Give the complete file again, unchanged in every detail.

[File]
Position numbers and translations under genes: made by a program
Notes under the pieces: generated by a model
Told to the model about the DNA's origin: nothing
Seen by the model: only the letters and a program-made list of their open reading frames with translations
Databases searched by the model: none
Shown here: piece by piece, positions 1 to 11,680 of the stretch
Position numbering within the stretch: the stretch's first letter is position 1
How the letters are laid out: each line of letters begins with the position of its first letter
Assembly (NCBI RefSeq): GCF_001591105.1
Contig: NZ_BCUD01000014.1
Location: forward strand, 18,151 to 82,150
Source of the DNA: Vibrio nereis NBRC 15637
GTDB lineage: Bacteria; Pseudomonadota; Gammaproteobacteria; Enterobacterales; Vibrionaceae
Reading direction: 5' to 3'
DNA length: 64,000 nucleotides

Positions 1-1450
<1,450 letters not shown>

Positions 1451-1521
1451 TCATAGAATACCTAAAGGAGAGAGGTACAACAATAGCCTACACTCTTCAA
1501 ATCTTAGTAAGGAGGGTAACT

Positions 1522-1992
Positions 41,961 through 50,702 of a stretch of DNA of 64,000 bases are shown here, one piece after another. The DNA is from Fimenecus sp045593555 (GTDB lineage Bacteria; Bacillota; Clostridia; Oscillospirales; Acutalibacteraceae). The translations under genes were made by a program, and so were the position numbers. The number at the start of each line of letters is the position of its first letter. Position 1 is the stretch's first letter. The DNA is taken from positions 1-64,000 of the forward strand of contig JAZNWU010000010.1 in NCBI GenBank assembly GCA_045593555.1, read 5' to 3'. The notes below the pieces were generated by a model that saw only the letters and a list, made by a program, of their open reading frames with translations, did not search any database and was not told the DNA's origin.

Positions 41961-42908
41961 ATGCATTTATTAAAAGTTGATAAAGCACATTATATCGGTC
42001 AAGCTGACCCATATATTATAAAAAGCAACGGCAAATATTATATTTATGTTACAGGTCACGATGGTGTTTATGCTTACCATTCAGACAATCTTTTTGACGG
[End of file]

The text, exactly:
Position numbers and translations under genes: made by a program
Notes under the pieces: generated by a model
Told to the model about the DNA's origin: nothing
Seen by the model: only the letters and a program-made list of their open reading frames with translations
Databases searched by the model: none
Shown here: piece by piece, positions 1 to 11,680 of the stretch
Position numbering within the stretch: the stretch's first letter is position 1
How the letters are laid out: each line of letters begins with the position of its first letter
Assembly (NCBI RefSeq): GCF_001591105.1
Contig: NZ_BCUD01000014.1
Location: forward strand, 18,151 to 82,150
Source of the DNA: Vibrio nereis NBRC 15637
GTDB lineage: Bacteria; Pseudomonadota; Gammaproteobacteria; Enterobacterales; Vibrionaceae
Reading direction: 5' to 3'
DNA length: 64,000 nucleotides

Positions 1-1450
<1,450 letters not shown>

Positions 1451-1521
1451 TCATAGAATACCTAAAGGAGAGAGGTACAACAATAGCCTACACTCTTCAA
1501 ATCTTAGTAAGGAGGGTAACT

Positions 1522-1992
Positions 41,961 through 50,702 of a stretch of DNA of 64,000 bases are shown here, one piece after another. The DNA is from Fimenecus sp045593555 (GTDB lineage Bacteria; Bacillota; Clostridia; Oscillospirales; Acutalibacteraceae). The translations under genes were made by a program, and so were the position numbers. The number at the start of each line of letters is the position of its first letter. Position 1 is the stretch's first letter. The DNA is taken from positions 1-64,000 of the forward strand of contig JAZNWU010000010.1 in NCBI GenBank assembly GCA_045593555.1, read 5' to 3'. The notes below the pieces were generated by a model that saw only the letters and a list, made by a program, of their open reading frames with translations, did not search any database and was not told the DNA's origin.

Positions 41961-42908
41961 ATGCATTTATTAAAAGTTGATAAAGCACATTATATCGGTC
42001 AAGCTGACCCATATATTATAAAAAGCAACGGCAAATATTATATTTATGTTACAGGTCACGATGGTGTTTATGCTTACCATTCAGACAATCTTTTTGACGG